SOLOMON: Media Show At GOP Convention Excludes Reality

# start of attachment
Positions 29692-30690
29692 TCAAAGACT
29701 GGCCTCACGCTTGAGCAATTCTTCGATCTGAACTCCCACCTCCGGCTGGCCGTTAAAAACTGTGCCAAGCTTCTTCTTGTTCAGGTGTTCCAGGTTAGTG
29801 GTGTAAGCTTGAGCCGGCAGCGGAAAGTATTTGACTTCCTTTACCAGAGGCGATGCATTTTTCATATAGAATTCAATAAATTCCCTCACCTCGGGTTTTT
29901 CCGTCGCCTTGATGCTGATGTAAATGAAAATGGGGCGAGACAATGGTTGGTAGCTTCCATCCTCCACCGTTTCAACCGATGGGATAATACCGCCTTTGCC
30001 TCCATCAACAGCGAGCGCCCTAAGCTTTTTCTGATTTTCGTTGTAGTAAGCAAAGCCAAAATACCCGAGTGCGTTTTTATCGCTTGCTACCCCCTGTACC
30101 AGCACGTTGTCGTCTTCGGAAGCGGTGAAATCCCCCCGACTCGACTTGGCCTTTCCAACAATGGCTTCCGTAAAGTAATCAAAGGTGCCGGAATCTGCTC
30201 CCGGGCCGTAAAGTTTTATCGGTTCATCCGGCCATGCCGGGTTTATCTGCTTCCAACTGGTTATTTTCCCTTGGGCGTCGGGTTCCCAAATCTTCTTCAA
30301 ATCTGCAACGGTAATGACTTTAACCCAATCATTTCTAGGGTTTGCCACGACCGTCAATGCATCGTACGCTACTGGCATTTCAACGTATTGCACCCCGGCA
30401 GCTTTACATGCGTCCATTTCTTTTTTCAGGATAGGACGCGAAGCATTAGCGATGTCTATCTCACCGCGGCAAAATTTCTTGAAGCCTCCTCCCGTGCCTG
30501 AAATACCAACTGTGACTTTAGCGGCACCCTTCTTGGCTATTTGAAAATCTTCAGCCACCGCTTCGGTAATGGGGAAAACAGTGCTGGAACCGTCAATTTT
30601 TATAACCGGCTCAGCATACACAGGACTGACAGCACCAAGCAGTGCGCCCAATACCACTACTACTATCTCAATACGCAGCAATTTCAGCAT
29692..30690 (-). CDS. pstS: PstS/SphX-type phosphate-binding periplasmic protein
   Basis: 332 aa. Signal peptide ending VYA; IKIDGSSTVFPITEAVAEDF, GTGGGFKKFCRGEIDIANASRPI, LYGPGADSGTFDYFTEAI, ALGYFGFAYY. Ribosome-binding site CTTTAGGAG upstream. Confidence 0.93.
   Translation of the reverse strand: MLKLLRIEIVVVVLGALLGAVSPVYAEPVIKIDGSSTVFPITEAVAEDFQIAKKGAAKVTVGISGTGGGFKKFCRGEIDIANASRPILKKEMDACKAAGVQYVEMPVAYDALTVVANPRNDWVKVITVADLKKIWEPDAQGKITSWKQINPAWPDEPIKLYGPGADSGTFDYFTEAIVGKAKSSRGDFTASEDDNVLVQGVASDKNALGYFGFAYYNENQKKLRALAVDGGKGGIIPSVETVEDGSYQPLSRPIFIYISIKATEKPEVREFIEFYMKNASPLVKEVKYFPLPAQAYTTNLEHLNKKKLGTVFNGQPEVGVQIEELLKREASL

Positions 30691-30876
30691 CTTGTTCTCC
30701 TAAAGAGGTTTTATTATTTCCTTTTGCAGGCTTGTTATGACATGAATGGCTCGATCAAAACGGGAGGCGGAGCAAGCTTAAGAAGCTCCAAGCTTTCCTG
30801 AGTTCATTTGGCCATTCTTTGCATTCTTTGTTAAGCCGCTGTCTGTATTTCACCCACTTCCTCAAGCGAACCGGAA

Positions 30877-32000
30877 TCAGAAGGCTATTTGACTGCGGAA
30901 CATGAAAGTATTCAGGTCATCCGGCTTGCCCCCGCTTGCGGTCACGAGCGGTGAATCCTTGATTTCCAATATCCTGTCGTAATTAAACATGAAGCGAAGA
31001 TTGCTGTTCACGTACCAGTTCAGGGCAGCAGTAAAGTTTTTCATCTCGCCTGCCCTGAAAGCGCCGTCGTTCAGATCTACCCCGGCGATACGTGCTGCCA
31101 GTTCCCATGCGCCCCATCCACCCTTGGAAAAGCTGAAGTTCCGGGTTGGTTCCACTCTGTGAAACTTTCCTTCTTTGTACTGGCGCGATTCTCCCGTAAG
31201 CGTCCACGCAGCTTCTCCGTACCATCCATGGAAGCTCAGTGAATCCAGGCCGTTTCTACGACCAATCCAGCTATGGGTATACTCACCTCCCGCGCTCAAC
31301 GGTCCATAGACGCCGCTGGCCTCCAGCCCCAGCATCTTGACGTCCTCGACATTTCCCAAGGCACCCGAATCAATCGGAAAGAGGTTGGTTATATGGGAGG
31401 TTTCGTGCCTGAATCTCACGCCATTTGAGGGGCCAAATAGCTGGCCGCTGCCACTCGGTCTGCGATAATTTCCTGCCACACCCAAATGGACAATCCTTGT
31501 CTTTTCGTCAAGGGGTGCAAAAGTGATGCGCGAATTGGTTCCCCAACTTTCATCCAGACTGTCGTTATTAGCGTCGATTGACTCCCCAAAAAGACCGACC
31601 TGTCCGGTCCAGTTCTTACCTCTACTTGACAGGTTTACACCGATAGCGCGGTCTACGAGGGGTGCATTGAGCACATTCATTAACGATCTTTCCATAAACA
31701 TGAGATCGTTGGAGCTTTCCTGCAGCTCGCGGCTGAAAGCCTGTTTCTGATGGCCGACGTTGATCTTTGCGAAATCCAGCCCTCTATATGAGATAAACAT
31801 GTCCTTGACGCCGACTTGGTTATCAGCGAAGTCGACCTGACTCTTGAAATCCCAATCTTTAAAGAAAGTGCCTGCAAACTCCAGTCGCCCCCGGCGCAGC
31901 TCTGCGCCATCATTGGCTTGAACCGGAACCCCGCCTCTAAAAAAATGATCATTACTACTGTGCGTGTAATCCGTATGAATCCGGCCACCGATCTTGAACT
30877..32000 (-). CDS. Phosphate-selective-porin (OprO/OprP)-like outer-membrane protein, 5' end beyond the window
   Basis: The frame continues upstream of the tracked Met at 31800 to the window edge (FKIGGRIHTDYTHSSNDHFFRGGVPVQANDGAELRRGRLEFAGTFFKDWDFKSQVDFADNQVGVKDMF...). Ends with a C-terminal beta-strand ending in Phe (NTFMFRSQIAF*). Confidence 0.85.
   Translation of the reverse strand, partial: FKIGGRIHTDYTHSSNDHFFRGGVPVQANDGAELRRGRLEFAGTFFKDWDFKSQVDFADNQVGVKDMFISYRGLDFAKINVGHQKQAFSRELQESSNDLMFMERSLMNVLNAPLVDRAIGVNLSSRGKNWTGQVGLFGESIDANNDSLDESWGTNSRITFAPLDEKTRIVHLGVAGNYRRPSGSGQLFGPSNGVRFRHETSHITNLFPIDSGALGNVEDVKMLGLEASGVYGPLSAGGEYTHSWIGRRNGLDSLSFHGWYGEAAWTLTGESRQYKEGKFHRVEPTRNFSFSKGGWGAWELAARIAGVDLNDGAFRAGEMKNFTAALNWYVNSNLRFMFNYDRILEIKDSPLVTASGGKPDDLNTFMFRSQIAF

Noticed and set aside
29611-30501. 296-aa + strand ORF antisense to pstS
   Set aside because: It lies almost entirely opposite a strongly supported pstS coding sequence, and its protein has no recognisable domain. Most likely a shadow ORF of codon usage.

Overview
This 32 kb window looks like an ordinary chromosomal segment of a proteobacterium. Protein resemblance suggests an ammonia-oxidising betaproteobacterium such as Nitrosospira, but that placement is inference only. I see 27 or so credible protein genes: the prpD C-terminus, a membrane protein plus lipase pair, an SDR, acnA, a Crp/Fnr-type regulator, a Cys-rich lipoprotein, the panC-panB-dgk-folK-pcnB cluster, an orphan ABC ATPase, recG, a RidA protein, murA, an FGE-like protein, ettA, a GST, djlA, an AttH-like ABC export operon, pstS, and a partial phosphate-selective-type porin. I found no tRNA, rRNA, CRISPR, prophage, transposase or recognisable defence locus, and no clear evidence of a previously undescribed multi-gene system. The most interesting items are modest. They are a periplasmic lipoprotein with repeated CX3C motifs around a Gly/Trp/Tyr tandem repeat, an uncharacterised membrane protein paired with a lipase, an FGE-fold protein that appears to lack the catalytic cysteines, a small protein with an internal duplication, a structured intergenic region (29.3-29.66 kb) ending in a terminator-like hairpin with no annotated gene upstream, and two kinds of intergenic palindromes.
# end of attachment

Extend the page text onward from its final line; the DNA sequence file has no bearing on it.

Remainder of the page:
SAN DIEGO -- Soon after the Republican convention began, CNN was rating the speeches by how much prime time they had snagged on the big three TV networks. That says a lot about the media echo chamber that has surrounded the political process in America.Let's face it: Both major parties depend on a high degree of collusion with national news media -- and vice versa. The mutual sniping that goes on is more synergy than anything else. The politicians and journalists need each other; their shows must go on.Inside the San Diego convention center, the press gallery provided a clear view of the superb choreography. All over the hall, eyes tilted to the giant screens. And reality didn't have a floor pass.In fact, authenticity did not intrude on the TV movie known as the 1996 Republican National Convention. Again and again, the lavish facades and careful rhetoric filled the almighty screens on behalf of the illusion-promoters.Even the most genuine human emotions were grist for the propaganda mill. Nancy Reagan spoke movingly about "the long goodbye" of Alzheimer's disease -- but she did so in a speech that was marbled with bedrock partisan schlock. Even that was not enough for the convention's choreographers, who piled on more soft-lens footage of the former First Couple in happier times.It was fitting that the initial big media bounce of the convention came from the speech by Colin Powell -- a man who became a national hero as a result of the Gulf War. His current stature owes much to the refusal of the TV networks to convey the human suffering inflicted by that war.At the podium in San Diego, the retired general denounced "violence" and lauded the sacredness of "families." Naturally, no network pundit was willing to mention that Powell had overseen the decimation of many Iraqi families when his career was capped by the Gulf War's massive carnage.While delegates and journalists dispersed from the convention each night, in the hours between dusk and midnight, other Americans gathered a dozen blocks from the lavish spectacle. Not ready for prime time -- now or ever -- they rolled out thin blankets on sidewalks in San Diego's warehouse district and went to sleep.For the politicians scaling new towers of babble, the destitute of San Diego -- and throughout the country and beyond - - are unimportant. That's politics. But journalism should be a higher calling than imitation of the priorities of the powerful.At convention time, the usual patterns of media politics intensify. Partisan struggles, more than ever, resemble the battle for market share that pits Coke against Pepsi. Yet, in politics, while some commercials are paid for, others are provided gratis in the form of de facto propaganda often called "news coverage."Many people imagine that journalists are a rather cynical bunch. But, whatever they may say in private, most reporters are routinely deferential to the conventional wisdom on the job. In San Diego, few seemed interested in departing from their colleagues on the crowded media trail.A shortage of independence in journalism can have dire consequences. When the media focus excludes some people, then they -- and the human realities of their lives -- are rendered invisible.That invisibility makes it easier for us to assume that some people don't matter. Out of sight, they remain out of the public mind. Ignored by politicians and media, the wretched of the Earth cannot even tug at our consciences unless we go out of our way to consider their plights.So, if you visit San Diego in a few months, or a few years, and take an evening stroll several blocks east of the downtown area, the chances are good that you'll find people on the same sidewalks where I saw them -- laying out their blankets and going to sleep on cement as matter-of-factly as most of us brush our teeth and go to bed.But, the truth is, you'd hardly need to travel to San Diego to see impoverished people whose lives of quiet desperation get little notice from news media. Many of our communities are suffering from extreme gaps between the comfortable and the powerless, the wealthy and the poor. The selective coverage of what has just occurred in San Diego is a distant mirror of problems closer to home.**********************************************Politics '96: The Power of Babble By Norman SolomonCONVENTIONAL RHETORIC, GOP-STYLE"I'm proud to say that because of Bob Dole and the common- sense Republican Congress, we finally ended welfare as we know it." -- Rep. Susan MolinariIn other words: Clinton signed the bill into law, but we forced him into it. The Democrats are the imitation welfare- bashers, but we're the originals.***"It's time we had a president who will put the rights of victims before criminals." -- Sen. Alfonse D'AmatoIn other words: Clinton has made it tougher lately, but we're still going to play our election-year crime card.***"Thirty-three years ago, the greatest Georgian of the 20th century, Dr. Martin Luther King Jr., stood before the Lincoln Memorial and declared, `I have a dream.'" -- House Speaker Newt GingrichIn other words: I realize that undue modesty is called for in this situation. Besides, like plenty of others at this podium, I've got to do what I can to boost the Republican vote among blacks above the usual 10 percent in November.***"Never forget, my friends, the primary purpose of a political party is to win. Since I first ran for Congress in 1948, we have generally won when we practiced a policy of inclusion, of expanding our Republican tent to welcome every American who believes in liberty and justice for all, special privilege for none, and a decent respect for the convictions of others." -- Former President Gerald FordIn other words: The far-right-wingers in this party should cool their jets for the next couple of months. You've got to win before you can rule. If we want the votes of more minorities, we're going to have to serve up more symbols and rhetoric of racial inclusion. But don't worry, that doesn't mean we'll have to do much for them.